Nods and understanding chuckles filled the room. “You know what I’m talking about. Like someone would buy the four point six million bottles and spend the hours it would take to paint their house with those little bottles.”
Kaye paused, shaking her head at the mental picture of her boys trying to paint their house with bottles of nail polish. “Anyway. We go to extremes, and I did. That’s why I call myself a ‘Junkie.’ I’m addicted to the eradication of excess stuff from my home—my life. And that comes with a price.”
A lump filled her throat, but Kaye washed it down with another gulp of water. “Extreme. I became extreme. And I hurt people with that. You saw what I did to my son—to my husband. You saw what God had to do to my foot to slow me down before I mowed over anyone else in the process.” She shook her head. “Okay, so maybe not, but it sounds good. It just feels wrong to say ‘God made me do it.’”
“Mmm hmmm.” The harmonic murmur of agreement from the left buoyed her.
“So, this is why I really think I’m here. I’m here to tell you that we’ve heard a lot of great things today. We’ve heard about embracing life as the gift it is and living it with all the beauty and joy we can. We’ve heard about how God is faithful even when we’ve lost a huge part of ourselves. We’ve heard how God can take people broken and abused by His own people and draw them back to Himself through the love and faithfulness of others.”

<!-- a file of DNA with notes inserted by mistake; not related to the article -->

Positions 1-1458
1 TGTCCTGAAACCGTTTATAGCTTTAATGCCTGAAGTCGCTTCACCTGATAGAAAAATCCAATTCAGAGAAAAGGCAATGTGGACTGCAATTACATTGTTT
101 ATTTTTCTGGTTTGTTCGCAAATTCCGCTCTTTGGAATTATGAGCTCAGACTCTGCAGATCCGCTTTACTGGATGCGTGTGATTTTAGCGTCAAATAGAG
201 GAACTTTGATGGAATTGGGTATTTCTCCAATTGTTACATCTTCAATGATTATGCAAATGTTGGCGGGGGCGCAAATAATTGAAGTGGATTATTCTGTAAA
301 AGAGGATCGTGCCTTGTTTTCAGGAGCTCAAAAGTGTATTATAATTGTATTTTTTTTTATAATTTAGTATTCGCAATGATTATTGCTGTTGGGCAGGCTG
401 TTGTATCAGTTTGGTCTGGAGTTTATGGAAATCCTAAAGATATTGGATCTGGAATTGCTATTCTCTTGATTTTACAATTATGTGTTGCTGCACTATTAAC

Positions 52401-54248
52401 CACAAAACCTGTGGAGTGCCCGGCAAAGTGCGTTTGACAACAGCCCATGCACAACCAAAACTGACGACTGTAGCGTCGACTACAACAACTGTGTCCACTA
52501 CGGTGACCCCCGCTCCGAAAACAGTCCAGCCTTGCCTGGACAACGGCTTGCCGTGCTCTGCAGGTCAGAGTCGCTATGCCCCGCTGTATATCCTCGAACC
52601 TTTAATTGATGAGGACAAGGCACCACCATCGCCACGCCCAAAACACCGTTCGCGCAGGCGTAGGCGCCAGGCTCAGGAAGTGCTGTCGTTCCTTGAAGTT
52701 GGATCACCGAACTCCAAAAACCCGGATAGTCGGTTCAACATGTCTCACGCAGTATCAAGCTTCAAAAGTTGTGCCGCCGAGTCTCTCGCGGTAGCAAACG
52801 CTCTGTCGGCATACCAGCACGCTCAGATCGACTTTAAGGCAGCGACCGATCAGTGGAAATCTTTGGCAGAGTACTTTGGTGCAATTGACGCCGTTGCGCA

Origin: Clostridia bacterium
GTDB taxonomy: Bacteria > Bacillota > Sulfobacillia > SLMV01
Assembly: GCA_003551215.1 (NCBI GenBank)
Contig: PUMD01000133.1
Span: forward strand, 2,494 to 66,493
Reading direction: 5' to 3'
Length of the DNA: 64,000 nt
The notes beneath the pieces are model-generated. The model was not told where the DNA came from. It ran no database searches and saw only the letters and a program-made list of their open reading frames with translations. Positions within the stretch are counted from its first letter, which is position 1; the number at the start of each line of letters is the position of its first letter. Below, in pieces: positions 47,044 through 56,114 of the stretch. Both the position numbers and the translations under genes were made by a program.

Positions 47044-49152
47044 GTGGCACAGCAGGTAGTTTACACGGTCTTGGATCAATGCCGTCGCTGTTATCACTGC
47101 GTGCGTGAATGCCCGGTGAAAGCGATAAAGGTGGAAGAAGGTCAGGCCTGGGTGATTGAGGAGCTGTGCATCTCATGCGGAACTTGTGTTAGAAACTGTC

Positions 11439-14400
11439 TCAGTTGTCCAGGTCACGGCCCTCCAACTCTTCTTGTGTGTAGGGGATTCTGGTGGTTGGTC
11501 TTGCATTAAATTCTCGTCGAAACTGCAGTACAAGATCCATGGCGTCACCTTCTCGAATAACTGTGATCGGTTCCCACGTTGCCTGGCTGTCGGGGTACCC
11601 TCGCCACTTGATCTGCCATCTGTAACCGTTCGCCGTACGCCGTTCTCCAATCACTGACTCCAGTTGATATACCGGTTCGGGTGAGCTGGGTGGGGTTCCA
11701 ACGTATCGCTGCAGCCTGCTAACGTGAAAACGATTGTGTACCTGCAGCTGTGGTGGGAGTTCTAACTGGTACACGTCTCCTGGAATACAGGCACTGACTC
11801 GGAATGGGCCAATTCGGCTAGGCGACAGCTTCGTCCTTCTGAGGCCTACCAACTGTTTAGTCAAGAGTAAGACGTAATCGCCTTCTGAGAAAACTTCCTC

The nods from around the room told her she’d recaptured the attention of those who had begun to languish. “Don’t take what you learn today to unhealthy extremes. Don’t go home and paint flowers all over every surface of your home. You might love it, but your husband might not like the new ‘Sharpie tattoo’ on his cheek or the daisies scattered on his boxers.” Laughter erupted. “Don’t go there. Don’t show so much so-called ‘love’ for your brothers in an attempt to avoid hurting one another that you don’t confront someone in genuine sin. James says, ‘My brethren, if any among you strays from the truth and one turns him back, let him know that he who turns a sinner from the error of his way will save his soul from death and will cover a multitude of sins.’ We like to pretend that this is talking about non-Christians, but it isn’t. It says, ‘My brethren.’ It says if ‘any of you strays from the truth.’ Any of you! Me. Willow. Ella. Lane. Lisa Lanzo or any of us. We are called to do that. Don’t let the fear of one extreme push us into another.”